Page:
"I very much dislike the word 'suffer' and its association to individuals on the spectrum," writes Jo Worgan.
"This conjures up images of bleakness and more importantly I feel creates a link to the medical model, making autism appear as a disease which it is not.
"Autism is a neurological and developmental 'disorder' in which it is all persuasive. Therefore, yes it is disabling, but it is not a disease.
"Autism is entwined into an individual's life but this does not equate to suffering. It is simply a different way of life.
"My little boy is on the autistic spectrum and although I cannot truly speak for him as only he knows how he feels, I do feel that he is a happy, energetic and fun-loving little boy.
"We have our daily challenges it is true, but we adapt and make changes, we enjoy life. He is a little boy who is on the autistic spectrum; he is not an 'autism sufferer'.
"Children on the autism spectrum when all said and done are still children, they play, laugh and have fun just as any other child."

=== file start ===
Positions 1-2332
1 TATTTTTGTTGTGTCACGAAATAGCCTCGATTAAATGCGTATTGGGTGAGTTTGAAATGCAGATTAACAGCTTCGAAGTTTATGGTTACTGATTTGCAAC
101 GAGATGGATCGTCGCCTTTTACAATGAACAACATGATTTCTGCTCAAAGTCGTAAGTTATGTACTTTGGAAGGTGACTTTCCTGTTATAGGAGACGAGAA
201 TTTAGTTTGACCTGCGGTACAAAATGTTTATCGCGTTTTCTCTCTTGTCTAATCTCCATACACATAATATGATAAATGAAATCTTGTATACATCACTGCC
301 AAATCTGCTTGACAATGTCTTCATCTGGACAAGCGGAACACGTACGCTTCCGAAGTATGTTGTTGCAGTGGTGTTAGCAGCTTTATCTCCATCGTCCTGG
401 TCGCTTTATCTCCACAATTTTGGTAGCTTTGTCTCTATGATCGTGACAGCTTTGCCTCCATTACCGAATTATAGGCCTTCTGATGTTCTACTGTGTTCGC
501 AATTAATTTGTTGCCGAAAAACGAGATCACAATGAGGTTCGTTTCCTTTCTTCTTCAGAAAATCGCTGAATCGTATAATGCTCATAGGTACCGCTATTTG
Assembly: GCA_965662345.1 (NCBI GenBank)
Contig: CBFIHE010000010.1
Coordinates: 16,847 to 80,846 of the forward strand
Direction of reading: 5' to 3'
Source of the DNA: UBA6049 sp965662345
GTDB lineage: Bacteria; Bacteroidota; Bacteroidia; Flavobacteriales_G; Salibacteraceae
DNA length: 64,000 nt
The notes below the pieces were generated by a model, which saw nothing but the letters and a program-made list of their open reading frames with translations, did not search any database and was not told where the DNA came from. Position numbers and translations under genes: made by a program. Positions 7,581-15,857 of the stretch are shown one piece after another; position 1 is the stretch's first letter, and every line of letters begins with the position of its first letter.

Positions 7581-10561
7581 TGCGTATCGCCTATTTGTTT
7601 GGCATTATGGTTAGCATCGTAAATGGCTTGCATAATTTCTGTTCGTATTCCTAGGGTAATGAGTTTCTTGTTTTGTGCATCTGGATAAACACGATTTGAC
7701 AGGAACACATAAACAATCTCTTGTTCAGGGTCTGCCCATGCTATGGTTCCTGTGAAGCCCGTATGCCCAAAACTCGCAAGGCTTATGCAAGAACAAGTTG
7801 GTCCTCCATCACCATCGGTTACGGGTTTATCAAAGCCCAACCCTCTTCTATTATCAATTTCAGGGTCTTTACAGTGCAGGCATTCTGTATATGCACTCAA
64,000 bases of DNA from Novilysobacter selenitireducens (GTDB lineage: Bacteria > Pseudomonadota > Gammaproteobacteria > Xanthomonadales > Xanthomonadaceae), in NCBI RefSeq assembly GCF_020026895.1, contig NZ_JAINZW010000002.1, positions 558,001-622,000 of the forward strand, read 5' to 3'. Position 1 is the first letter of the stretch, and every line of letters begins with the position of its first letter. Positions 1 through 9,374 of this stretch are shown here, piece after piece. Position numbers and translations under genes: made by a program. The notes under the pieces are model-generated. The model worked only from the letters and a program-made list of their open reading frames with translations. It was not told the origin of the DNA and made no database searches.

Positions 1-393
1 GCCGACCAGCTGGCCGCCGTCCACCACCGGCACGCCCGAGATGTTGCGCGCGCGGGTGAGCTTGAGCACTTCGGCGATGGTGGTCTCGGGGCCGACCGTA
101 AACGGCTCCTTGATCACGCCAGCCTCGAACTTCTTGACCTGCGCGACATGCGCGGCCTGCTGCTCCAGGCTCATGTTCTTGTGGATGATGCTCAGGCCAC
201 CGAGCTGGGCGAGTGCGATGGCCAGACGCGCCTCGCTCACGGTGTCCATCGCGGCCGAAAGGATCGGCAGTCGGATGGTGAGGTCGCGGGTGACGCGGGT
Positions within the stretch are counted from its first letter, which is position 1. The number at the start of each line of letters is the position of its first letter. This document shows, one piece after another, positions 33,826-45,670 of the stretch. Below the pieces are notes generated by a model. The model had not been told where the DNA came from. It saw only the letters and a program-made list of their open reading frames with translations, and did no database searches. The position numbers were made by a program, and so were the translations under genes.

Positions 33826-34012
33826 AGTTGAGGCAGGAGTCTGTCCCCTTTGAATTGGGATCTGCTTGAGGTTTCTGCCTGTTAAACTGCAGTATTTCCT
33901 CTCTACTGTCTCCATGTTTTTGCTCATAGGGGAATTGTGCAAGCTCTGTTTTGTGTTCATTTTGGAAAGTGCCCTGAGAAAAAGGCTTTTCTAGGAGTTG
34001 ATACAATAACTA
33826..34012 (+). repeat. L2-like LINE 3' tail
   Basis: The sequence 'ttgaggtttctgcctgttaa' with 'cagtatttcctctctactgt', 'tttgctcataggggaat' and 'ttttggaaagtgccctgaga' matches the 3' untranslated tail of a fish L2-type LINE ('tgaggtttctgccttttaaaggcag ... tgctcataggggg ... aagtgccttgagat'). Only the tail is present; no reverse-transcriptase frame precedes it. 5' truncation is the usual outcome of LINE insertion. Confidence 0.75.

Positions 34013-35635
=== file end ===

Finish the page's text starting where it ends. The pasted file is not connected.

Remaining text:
5. Something my child DOES suffer from is bullying.
"Trying to protect a child with special needs from being bullied is like trying to stop ice melting in the desert," writes Kathy Lette.
"There were calls to the school, meetings, promises of closer scrutiny in the playground. But basically, when it comes to defeating bullying - particularly when your child is an obvious target - a parent might as well be standing up to Voldermort with a butter knife."
According to the National Autistic Society over 40% of children with autism have been bullied at school.
6. When you see my child expressing anger, rather than stare, try a smile.
"We all have those desperate situations as parents, regardless of whether your child is impaired or not. Those moments when you think, "what the fuck am I doing? I have no idea what to do next," writes Nicole Thomas.
"You know you'll get through it. You always do, but that bit of recognition speaks volumes and makes it feel okay. A smile is really all it takes to make things feel a little better." writes Nicole Thomas.
7. Children with autism are individuals, so generalisations like 'children with autism lack empathy' simply aren't true.
"[My daughter is] incredibly empathetic, but you may not realise it as she feels her own and others' emotions so deeply she can't bear it, and so sometimes she has to just shut down. Forget about a hug," writes Jill Finch.
"She is also desperately trying to come to terms with having a hidden disability that few people can understand.